Published July 2, 2018
My name is Erin Burman, and I’m this year’s summer research intern at Face It TOGETHER through the CDC’s MCHC RISE-UP program! I grew up in Knoxville, TN, a college town a little bigger than Sioux Falls at the base of the Smoky Mountains.
Last month I graduated from Rhodes College in Memphis, TN with a bachelor's degree in biology. This fall I will begin a research-based Master of Health Science in Social Factors in Health program at the Johns Hopkins School of Public Health.
My path to research in public health has been somewhat of a winding road. As a kid, I was fascinated by living creatures and how they worked. I collected birds’ nests, snuck snails, beetles and toads into my room and performed plenty of “veterinary checkups” on my two ever-patient cats. This early interest easily translated into studying biology and health when I began college.
While at Rhodes, I researched hippopotamus behavior at the Memphis Zoo, published a research paper about plant disease in Puerto Rico and shadowed doctors at a children’s hospital. These experiences were all quite different, but in each of these cases, I found the biology of any one individual was quite insufficient to explain its overall wellness.
I began wondering about the social and ecological factors that inform the dynamics of health – and the health of people, especially. As I studied and worked in Memphis, I learned a long history of inequality, segregation and reform influences the health of the city’s residents. Memphis remains one of the most residentially segregated cities in the country, and residents of its richest, predominately white neighborhoods enjoy life expectancies about 13 years longer than those who live in the poorest, predominately black neighborhoods. What’s going on here?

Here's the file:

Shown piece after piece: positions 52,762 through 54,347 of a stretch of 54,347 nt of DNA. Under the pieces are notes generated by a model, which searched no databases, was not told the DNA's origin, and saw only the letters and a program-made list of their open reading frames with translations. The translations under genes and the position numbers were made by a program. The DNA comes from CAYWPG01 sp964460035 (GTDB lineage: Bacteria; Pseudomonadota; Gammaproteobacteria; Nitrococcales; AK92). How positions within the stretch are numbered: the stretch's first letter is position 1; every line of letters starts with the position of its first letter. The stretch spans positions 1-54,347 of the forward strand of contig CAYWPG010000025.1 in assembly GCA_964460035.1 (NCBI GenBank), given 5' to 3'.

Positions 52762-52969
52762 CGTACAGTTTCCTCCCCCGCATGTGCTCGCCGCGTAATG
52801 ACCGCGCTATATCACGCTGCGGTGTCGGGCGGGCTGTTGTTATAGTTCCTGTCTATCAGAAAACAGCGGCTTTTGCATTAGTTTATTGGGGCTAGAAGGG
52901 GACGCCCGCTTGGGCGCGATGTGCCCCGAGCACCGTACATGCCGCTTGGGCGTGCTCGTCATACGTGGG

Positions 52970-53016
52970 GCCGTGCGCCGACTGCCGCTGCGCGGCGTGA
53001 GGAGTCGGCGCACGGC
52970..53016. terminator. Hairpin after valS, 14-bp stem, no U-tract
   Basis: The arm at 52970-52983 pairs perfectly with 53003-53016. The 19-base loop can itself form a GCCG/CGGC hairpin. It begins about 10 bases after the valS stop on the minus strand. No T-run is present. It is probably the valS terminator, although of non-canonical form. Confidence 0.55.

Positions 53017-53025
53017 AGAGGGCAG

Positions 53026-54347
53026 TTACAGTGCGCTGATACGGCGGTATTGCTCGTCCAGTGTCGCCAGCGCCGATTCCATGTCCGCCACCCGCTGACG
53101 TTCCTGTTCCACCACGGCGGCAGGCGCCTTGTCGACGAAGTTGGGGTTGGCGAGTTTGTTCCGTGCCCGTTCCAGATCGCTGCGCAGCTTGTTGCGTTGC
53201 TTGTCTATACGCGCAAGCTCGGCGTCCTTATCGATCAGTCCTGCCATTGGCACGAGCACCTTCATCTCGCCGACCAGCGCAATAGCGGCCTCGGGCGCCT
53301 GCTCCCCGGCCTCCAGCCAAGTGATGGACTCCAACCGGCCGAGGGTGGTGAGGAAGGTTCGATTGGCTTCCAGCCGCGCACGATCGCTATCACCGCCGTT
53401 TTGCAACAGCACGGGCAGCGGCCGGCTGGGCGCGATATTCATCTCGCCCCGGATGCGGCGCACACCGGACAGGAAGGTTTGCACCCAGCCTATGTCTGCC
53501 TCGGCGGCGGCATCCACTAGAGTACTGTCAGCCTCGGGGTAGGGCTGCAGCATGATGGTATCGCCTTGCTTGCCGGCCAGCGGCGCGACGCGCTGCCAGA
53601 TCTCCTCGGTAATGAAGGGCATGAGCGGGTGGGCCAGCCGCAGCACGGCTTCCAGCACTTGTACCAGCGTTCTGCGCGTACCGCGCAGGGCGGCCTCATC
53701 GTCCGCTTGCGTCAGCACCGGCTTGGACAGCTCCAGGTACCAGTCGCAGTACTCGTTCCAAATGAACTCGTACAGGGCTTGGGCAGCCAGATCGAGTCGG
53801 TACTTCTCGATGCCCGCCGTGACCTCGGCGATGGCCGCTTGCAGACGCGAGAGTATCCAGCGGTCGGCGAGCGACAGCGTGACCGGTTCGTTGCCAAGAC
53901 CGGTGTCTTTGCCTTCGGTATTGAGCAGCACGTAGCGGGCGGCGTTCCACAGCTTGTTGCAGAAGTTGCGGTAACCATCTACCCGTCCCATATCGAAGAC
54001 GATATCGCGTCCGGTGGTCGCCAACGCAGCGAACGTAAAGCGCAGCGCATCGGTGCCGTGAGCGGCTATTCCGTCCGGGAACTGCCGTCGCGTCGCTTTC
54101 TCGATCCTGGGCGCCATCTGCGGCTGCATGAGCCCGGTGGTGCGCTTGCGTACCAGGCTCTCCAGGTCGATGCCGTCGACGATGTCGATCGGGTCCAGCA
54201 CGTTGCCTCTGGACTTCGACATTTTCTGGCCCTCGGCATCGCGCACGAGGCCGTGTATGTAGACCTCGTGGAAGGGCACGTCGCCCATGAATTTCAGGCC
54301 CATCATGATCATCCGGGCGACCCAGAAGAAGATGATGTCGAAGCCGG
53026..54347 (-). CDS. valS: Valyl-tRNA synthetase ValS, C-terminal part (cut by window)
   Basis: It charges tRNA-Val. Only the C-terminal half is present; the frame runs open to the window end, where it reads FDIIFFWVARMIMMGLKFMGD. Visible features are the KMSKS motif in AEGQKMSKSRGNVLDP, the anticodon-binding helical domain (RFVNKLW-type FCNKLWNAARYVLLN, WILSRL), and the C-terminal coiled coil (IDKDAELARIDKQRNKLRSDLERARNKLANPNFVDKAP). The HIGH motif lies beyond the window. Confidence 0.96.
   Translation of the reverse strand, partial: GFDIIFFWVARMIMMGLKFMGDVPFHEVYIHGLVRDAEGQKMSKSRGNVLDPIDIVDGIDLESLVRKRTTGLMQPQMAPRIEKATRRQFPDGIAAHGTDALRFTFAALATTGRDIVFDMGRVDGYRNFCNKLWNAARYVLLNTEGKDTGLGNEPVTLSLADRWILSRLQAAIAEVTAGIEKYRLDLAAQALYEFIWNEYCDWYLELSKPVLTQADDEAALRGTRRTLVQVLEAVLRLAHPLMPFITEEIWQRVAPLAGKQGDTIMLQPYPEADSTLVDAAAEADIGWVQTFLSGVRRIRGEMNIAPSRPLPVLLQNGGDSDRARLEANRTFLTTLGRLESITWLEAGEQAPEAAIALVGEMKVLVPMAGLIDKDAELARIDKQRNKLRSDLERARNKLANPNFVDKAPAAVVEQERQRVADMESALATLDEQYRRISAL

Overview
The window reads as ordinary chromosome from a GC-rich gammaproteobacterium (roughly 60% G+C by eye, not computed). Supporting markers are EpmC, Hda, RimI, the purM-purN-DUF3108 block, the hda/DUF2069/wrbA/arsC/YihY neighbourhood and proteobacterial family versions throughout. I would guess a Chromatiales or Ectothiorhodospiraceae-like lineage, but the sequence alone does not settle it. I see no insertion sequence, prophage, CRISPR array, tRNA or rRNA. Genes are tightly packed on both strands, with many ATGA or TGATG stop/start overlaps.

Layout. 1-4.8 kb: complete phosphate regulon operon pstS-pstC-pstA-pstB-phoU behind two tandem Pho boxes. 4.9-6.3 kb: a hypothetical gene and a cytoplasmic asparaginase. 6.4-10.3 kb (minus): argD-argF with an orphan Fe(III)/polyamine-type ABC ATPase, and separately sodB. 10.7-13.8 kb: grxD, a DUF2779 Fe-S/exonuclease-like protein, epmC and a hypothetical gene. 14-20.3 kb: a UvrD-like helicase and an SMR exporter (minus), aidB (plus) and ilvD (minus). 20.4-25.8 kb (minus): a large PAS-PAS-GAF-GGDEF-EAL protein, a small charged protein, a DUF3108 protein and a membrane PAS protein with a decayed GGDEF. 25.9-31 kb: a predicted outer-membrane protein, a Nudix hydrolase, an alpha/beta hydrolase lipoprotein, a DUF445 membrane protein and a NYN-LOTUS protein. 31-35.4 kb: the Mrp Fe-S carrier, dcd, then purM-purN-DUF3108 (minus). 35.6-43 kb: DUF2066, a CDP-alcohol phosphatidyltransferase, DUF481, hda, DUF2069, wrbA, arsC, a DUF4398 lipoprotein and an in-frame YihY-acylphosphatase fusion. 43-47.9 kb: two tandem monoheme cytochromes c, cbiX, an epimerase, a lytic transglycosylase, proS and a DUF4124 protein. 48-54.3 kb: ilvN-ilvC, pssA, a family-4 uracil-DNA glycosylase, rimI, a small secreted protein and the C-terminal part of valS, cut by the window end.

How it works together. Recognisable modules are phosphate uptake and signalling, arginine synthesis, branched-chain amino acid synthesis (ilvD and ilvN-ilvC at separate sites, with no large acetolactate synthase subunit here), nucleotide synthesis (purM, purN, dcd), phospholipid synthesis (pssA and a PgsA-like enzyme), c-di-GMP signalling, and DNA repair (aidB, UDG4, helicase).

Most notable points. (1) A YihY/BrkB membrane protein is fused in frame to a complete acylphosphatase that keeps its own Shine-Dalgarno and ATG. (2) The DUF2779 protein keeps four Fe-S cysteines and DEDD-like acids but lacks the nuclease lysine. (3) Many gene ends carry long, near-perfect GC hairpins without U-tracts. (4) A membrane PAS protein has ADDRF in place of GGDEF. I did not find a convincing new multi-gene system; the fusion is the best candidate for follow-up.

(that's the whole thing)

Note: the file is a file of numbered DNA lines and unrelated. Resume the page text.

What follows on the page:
When marginalized communities in the United States consistently face higher rates of diabetes, hypertension, asthma and infant mortality, biology alone is not to blame. Instead, social forces like income inequality and institutional racism interact with biology to create poor health outcomes and health disparities among social groups. This is the process I want to research in graduate school.
I am excited to apply my research interests to my work here at Face It TOGETHER. The disease of addiction is a real, biological condition that involves debilitating changes in brain function, but like any other disease, a person’s experience with it is influenced by his or her social environment.
FIT evaluates patient wellness and treatment progress using the Recovery Capital Index survey. The data collected through the RCI reveals important patterns about people’s experiences with the disease. I look forward to consulting RCI data and other FIT resources to learn about addiction in Sioux Falls. How does a person’s social and economic status affect his or her experience with addiction and its treatment? Are there health disparities in Sioux Falls when it comes to addiction outcomes, and what social statuses are these disparities based upon? How can we as a society better support and respect people with the disease of addiction, and how can we ensure we do so in a way that is fair and equitable to people from diverse backgrounds? I believe the power of data can help us begin to answer these questions.
I would like to thank everyone at Face It TOGETHER for hosting me this summer – I can’t wait to work with everyone!